I’m also taking a 9-week online course through Merced College to be “certified” to teach online as part of the California Virtual Campus Open Educational Initiative (CVC-OEI). The course helps faculty design the first six weeks of a fully online course. While I’m not scheduled to teach the library’s three-unit course LRNR 30 Information Concepts and Research Skills this fall, teaching a course for credit is a long-time dream of mine, and I would like to teach it in the next couple of years. Week 5 starts this week. It’s quite the workload, but it’s going well considering that I’m not exactly adapting a class I’ve taught before. My favorite unit so far is the accessibility unit because it reminded me of things I have learned before but forget to practice. It also helped me fix some LibGuides and other Canvas issues. I’m glad I decided to take the class.

I hope to have a few more updates this summer.

Rapid Prototyping in the Wild

This April, while I was celebrating my birthday in Sonoma, my instruction colleagues and supervisor attended the CARL Conference. My supervisor also attended the pre-conference, “Let’s Build Something! A Rapid Prototyping Instructional Design Workshop,” which was presented by UC colleagues Dani Brecher Cook (UC Riverside) and Doug Worsham (UCLA). Adapted from Stanford’s d.school’s Design Thinking Bootcamp Bootleg and Brown and Macanufo’s (2010) Gamestorming, the series of worksheets they have created¬† have been extremely helpful planning tools for designing learning objects. The worksheets include:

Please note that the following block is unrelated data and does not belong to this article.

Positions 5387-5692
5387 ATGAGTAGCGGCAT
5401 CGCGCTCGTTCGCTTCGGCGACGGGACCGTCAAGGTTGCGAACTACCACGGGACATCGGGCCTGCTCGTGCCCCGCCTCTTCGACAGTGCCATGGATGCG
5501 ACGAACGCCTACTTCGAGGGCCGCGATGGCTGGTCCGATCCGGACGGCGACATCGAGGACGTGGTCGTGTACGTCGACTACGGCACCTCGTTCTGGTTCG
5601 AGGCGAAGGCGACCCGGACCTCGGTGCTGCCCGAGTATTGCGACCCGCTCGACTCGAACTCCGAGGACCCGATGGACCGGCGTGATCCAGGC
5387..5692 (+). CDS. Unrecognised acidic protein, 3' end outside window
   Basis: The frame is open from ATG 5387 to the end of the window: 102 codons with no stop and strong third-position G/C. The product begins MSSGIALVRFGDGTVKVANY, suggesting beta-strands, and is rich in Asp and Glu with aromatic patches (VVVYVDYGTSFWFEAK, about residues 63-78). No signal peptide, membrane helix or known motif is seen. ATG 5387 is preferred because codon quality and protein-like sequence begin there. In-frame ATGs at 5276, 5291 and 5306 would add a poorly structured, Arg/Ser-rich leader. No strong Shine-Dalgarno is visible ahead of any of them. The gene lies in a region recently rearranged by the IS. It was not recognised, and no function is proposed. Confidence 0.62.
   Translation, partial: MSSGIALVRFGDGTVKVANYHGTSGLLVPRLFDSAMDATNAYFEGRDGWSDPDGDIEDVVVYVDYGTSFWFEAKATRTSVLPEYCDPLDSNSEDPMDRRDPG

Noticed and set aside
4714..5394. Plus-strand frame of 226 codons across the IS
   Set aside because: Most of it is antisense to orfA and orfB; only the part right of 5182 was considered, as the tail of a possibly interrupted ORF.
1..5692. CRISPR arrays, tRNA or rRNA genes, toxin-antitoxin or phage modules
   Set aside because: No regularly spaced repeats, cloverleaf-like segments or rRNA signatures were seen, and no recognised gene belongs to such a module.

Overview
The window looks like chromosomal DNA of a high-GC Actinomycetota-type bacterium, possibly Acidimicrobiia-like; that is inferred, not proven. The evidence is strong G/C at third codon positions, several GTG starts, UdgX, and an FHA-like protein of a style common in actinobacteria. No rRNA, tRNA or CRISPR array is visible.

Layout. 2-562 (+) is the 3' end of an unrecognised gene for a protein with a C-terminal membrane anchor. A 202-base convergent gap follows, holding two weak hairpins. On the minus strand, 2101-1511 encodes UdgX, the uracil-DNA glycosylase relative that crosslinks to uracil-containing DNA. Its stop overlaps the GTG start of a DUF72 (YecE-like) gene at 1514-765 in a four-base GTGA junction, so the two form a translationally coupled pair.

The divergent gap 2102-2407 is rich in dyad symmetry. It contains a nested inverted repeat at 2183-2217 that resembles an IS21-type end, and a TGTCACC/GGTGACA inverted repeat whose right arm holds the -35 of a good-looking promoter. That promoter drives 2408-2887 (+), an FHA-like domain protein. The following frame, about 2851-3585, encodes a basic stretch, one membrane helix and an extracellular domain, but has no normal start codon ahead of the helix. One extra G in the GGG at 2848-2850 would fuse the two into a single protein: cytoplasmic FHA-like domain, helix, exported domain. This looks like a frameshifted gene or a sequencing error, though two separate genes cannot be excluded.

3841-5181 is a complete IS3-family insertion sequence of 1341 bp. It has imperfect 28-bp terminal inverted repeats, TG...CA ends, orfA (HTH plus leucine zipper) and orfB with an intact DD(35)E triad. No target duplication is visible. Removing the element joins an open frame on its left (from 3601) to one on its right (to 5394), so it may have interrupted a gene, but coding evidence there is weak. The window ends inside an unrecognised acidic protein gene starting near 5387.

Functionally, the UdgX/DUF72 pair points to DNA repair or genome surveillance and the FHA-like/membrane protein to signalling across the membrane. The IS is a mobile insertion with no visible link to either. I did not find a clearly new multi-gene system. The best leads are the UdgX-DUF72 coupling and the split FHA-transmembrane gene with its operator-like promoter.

• Empathy Map
  • Learning Journey Map
  • 4 Paths Prototype
  • I like, I Wish, What If?

Find the entire toolkit at: https://ucla.app.box.com/v/build-something-toolkit

I hope others find these worksheets as helpful as I’ve found them to be. We’ve been using the materials to help us plan and design learning objects for our newest general education course at UC Merced, the Spark Seminar, which begins this fall. What’s truly exciting about SPRK 001 is its focus on research as inquiry, which affords us the opportunity to engage with the Research as Inquiry frame of the Framework for Information Literacy for Higher Education head-on. It’s not that we don’t teach this, but this course spells it out for us a bit more readily.¬†The idea is that instructors will be able to launch the learning objects we’re working on independently via Canvas, giving us the time to teach about how to approach the research process and how to begin developing research questions in person. The learning objects we’re making aren’t full-fledged modules, but they will assignments with embedded activities.

I’m very excited about this project. Some of the instructors teaching SPRK 001 are also those that we haven’t necessarily worked with before, so it gives us another opportunity to show what we can do to a new set of folks. I also think this could have a greater impact on the university since other faculty will also be able to use these activities.

The objects I’m working on focus on databases–what they are, why students should use them, and how to select a relevant one (we have 700+). I’ll be building these in Canvas next week.